If Jesus was real, I would have the kind of joy which showed in my words and on my face, even in the midst of my supposed great problems. I would lean over and listen to Jesus tell me, "Everything is going to be all right." And I would believe Him.

If Jesus was real, I'd have no fear. I would feel protected whenever I drove downtown or walked through crowded places because He would be walking beside me. I would know He is big enough to protect and provide for my family, too. And I just might be brave enough to step out into the unknown.

If Jesus was real, I would never feel frustrated. I would just ask Him why things weren't working out the way I thought they should and then I'd do things His, way, instead, because His ways work.

If Jesus was real, I would have Christmas every day. Oh, not the stressed-out, worldly kind of Christmas, but the kind where I'd awaken each morning eagerly, all smiles, because I'd have more delightful chances to give to others during all the hours ahead. And more--I'd celebrate that Jesus came to Earth and He's still here living in a land of hearts.

If Jesus was real, I would have someone to comfort me when everything was going wrong. He would take me in His arms and stroke my forehead with a warm washcloth dipped in an oil called HopeForABetterTomorrow.

Hmmm... good news! The last I heard, Jesus is real!

Oh happy, marvelous, incredible day......................


"...there is a friend that sticks closer than a brother." ... Proverbs 18:24

"... I will never leave you, nor forsake you." ... Hebrews 13:5

Wednesday, December 21, 2005

The Arsonists Among Us

"Make it your ambition to lead a quiet life, to mind your own business..." 1 Thessalonians 4:11

Sometimes I wonder if anyone has even read that verse before. Did I miss the memo which said it had been removed from the Bible?

This thing about many churches--mega and otherwise-- canceling services on this upcoming Christmas Sunday...

...why do so many Christians believe it is their right and privilege--their business--to voice an opinion about the decisions being made by pastors and boards of churches thousands of miles away?

Does no one realize that pastors and elders have God-given rights to make decisions for their own churches? Does anyone know that whenever a pastor and his staff make a decision, there will always be those in their congregation who agree and those who disagree with that decision?

If a church chooses to stay open on Christmas, there will be those who whine and accuse all decision-makers of being anti-family and obsessed and led by tradition. Some members will call house to house complaining about being made to look ungodly if they choose to stay home that day with their families. On the other side, if a church chooses to close on Christmas, the pastor and board will be accused of being anti-God, anti-Jesus and anti-true-meaning-of-Christmas.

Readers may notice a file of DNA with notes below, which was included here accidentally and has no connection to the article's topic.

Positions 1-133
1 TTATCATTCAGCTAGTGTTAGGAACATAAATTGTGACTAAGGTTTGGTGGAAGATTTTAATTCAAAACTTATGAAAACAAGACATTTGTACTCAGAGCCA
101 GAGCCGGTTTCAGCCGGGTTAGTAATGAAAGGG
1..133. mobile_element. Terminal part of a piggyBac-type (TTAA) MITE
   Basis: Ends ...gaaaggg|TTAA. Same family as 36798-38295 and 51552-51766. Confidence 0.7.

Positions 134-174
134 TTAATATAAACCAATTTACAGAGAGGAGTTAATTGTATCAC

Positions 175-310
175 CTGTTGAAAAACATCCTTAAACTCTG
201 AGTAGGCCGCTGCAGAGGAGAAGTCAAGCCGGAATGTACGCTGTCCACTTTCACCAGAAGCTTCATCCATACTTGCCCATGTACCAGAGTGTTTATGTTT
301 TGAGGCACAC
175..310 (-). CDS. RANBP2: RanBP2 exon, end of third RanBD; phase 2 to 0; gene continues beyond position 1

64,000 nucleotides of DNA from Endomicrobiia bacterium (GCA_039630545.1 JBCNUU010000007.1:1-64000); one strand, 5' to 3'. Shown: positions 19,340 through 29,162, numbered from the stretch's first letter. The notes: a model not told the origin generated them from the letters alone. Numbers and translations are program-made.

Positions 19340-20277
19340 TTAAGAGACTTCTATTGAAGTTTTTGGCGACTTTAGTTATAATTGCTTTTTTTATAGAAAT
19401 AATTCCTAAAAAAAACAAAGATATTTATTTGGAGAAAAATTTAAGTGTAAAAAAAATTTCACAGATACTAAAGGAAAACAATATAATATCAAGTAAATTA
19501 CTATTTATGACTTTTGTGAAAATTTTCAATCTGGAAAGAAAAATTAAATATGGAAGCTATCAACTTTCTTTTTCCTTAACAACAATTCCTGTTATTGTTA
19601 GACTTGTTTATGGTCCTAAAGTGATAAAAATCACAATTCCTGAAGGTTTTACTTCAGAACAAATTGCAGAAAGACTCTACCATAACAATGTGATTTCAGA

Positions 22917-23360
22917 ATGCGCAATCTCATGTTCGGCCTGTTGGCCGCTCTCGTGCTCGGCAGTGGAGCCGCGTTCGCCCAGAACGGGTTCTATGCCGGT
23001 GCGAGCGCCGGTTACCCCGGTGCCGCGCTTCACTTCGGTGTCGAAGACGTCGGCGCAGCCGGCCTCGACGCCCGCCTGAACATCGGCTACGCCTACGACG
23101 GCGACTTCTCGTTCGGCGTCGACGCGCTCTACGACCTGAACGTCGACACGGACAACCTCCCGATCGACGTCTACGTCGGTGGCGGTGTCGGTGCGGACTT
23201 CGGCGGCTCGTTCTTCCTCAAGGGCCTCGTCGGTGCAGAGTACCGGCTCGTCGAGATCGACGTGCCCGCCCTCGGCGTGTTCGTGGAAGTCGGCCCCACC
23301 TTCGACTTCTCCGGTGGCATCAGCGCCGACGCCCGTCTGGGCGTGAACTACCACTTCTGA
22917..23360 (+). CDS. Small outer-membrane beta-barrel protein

Is it any wonder why hundreds of pastors quit the ministry every week of the year?

Blogland lately has been like one huge gathering on a beach at night, with everyone sitting around a fire over which is a spit where, one by one, a miniature of every Christmas-closing-church is turned round and round, slowly, over that fire. And as each church tied to that spit turns and burns, people sitting in the bright glow criticize its decisions, its size, its motives, and what is taught there each Sunday, even though no one in that circle has ever stepped foot inside. No, everyone lives hundreds and thousands of miles away, yet they feel qualified to express an opinion about the very soul and heart of churches they've never even seen.

(Heaven forbid if God ever told us now living in this 21st century, "Behold! I do a new thing!")

And meanwhile, back in the world, the press covers that huge beach 'holy barbeque' and spreads the caustic news across the land. And the people reading newspapers and blogs roll their eyes and make sarcastic remarks about Christians---and satan is handed yet one more victory.

And after the barbeque, the clueless ones sit around in the sand and wonder, "Why don't more people in our nation go to church throughout the year? Why are so many people anti-God?"

Many Christians say our nation isn't under judgment right now because judgment begins with the house of the Lord--first--and that hasn't yet taken place.

I wonder.

" There are six things the Lord hates, seven that are detestable to him:haughty eyes, a lying tongue, hands that shed innocent blood, a heart that devises wicked schemes, feet that are quick to rush into evil, a false witness who pours out lies
and a man who stirs up dissension among brothers." Proverbs 6:16-19

Tuesday, December 20, 2005

Remembering John Sillick

You've probably never even heard of John Sillick, but I want to share this anyway. Maybe it will help lift the cloud which has been circling my head since Sunday.

John Sillick used to write a column, The Alps Road Journal, for various of our local newspapers. John was a farmer, naturalist and high school English teacher. He was an amazing writer, also. He wrote about simple things and made them sound like the most important things in life (and well, yes, I believe they are). He wrote about country life and the big farmhouse he and his wife, Kathleen, were fixing-up. And cows and horses and chickens and his students as well as his childhood and fatherhood and what it was like to stand in your own field on a spring evening after you've tilled the land all afternoon.